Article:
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Mt. Saint Helens

This is a great beginning summit for mountaineering. It provides a bit more steepness than Mt. Adams, but isn't technical mountaineering where ropes would be involve. The views from the top were amazing, because I was able look directly into the volcano. (I liked the view from Mt. Saint Helens more than Mt. Adams.) The bummer was that since the volcano exploded in 1980, the top of the volcano was blow off. It's still a cool summit to get up to the edge of the crater's rim, which now technically counts as the new top! 


I completed this trek in late January. During this time                 for the summit were free of charge and self-issue at the trailhead. There is an additional permit for parking. Unfortunately, state regulations require different permits for different times of years so the Northwest Forest Service Permit that you buy once and use for most locations only works in the summer. In January and most of the winter, a                                    is required .

Below I have included a spreadsheet that includes the gear I brought, my plan of attack, and route. There are two different routes depending on the time of year you summit. Here is the 

Route & Equipment:

** Make sure to click the tabs at the bottom


Weather is always a factor to consider when doing anything outdoors. This was my first winter summit so there are more factors than just incoming weather to consider, (i.e., snow pack, avalanche danger, etc). A few days before the hike I called the Saint Helens Climbing Office (360-449-7861). This was really useful to get information about recent avalanches, weather, and road conditions. Additionally I used these two resources: 


Errors I learned the hard way:

Error #7: Stimulate the mental state you'll be on the mountain in the gym. The entire month I worked out to music, podcast, or movies in the gym and when it came time for this trip my mental game sucked

Error #8: Still didn't bring enough food

Error #9: The food I did bring had to be cooked and took way to much time

Error #10: Didn't bring the snow pad for my fuel canister

Error #11: SLEEP! I did not get good sleep. I was to excited. I only got 2 hours of sleep before spending 15 hours hiking.

Error #12: Did not try on my rental crampons before getting on the mountain which lead to a slow and dangerous hike up and down.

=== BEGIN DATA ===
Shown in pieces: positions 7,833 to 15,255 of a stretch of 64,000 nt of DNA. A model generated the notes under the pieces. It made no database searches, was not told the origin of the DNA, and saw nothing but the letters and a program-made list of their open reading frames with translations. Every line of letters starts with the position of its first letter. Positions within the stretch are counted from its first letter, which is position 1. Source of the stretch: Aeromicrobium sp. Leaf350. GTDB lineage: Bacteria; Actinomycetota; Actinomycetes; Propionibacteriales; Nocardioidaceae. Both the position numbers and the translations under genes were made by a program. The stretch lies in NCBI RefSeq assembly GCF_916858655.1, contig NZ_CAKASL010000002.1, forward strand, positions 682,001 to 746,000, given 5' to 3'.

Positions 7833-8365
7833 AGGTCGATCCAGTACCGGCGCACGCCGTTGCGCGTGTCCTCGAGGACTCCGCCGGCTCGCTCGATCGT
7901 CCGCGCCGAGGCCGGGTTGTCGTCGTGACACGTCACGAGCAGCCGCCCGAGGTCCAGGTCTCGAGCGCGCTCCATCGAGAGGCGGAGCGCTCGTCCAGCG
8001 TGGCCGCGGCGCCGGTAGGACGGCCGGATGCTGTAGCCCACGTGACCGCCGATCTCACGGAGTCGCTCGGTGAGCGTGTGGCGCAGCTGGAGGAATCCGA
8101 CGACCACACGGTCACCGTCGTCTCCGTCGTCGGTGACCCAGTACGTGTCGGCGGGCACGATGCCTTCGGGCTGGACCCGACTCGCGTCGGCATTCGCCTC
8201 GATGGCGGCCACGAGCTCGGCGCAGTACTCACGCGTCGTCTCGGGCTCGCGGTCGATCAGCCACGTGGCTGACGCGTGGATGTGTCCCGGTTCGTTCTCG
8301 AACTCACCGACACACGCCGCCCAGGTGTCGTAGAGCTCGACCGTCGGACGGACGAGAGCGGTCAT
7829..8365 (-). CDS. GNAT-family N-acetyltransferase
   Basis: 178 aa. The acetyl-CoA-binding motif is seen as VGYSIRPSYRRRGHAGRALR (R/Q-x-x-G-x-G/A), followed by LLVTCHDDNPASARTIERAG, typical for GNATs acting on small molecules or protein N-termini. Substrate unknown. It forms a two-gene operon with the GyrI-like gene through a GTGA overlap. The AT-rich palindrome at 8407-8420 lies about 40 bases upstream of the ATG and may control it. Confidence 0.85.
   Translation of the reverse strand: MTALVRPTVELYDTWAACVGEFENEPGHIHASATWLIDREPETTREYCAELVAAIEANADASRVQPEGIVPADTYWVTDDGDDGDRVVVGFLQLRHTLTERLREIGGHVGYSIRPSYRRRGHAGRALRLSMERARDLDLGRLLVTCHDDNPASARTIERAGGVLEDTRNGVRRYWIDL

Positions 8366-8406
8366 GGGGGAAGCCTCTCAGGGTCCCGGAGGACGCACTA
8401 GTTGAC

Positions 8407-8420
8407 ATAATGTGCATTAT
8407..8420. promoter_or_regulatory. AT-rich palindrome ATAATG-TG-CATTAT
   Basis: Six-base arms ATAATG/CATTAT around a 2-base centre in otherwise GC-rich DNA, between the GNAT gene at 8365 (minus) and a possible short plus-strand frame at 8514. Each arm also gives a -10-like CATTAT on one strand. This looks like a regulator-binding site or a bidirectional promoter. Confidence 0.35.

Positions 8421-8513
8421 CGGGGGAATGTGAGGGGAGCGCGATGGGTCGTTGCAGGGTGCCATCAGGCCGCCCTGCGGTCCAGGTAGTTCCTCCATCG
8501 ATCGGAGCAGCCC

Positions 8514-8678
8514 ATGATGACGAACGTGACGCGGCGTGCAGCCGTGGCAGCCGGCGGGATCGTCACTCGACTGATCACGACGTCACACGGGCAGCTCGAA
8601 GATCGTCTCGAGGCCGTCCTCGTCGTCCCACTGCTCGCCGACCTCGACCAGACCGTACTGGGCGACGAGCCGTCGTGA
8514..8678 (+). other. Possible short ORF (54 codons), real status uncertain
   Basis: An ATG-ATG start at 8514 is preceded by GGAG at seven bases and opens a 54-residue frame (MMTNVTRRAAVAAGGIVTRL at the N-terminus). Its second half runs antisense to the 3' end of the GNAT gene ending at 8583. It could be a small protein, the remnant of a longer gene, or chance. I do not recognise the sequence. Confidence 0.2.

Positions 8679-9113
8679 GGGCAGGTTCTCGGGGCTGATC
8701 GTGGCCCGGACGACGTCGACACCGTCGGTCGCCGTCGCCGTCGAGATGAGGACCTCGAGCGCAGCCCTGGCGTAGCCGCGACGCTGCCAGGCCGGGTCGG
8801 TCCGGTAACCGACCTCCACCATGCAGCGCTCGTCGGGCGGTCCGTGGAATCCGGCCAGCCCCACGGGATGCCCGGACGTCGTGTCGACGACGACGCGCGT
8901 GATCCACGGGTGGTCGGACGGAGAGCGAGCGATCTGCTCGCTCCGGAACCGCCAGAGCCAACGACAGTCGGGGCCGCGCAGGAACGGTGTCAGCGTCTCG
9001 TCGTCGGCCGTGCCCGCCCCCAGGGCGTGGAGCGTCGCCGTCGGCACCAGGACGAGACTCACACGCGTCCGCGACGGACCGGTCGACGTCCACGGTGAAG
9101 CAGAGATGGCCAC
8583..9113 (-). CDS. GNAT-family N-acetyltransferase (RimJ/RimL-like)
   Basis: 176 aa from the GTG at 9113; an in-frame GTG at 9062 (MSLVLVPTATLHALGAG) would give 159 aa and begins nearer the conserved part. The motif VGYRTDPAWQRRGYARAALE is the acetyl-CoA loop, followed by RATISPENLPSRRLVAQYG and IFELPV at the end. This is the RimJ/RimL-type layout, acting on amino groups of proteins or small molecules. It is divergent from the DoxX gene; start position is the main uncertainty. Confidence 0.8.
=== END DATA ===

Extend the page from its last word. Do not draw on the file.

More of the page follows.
Error #13: Snowshoes for steep slopes do work but they made me clumsy as fuck. Ended up using the crampons that didn't fit. Do not recommend

Error #14: There are some slopes to steep to glissade down

Error #15: Know how to dagger with a straight ice axe. I had an anxiety attack on the steep section because I have never walked down at such steep angles before

Error #16: Going up was extremely icy where the crampons didn't provide me reassurance

Error #17: Daggering is probably the best way when coming down the icy slopes. Side stepping and heel toeing were also two methods that were useful even though I struggled.

Error #18: Don't set ski goggle down on rocks. It scratches them...

Error #19: Put food in ziplock bags with the zipper so that there isn't a ton of trash

Error #20: Bring a duffle bag that you can put a change of clothes, shoes, and other items in so everything isn't just spread around in the car

What worked!

1. Finding hiking partners on Facebook Groups! Pacific Northwest Mountaineers and Pacific Northwest Women's Climbing and Mountaineering Partners are the two I had the best luck with

2. Having a workout regiment that focused one single leg acceleration

3. This hike is definitely a great started mountain to show you the type of obstacles you will face on higher volcanoes. 

4. Using a gear checklist! I've included the one I used below

5. Eating Diorites! These boosted my morale and were tasty! 

6. Affordable! Overall Cost was just the cost of gas ($40). My friend had a snow park permit. 

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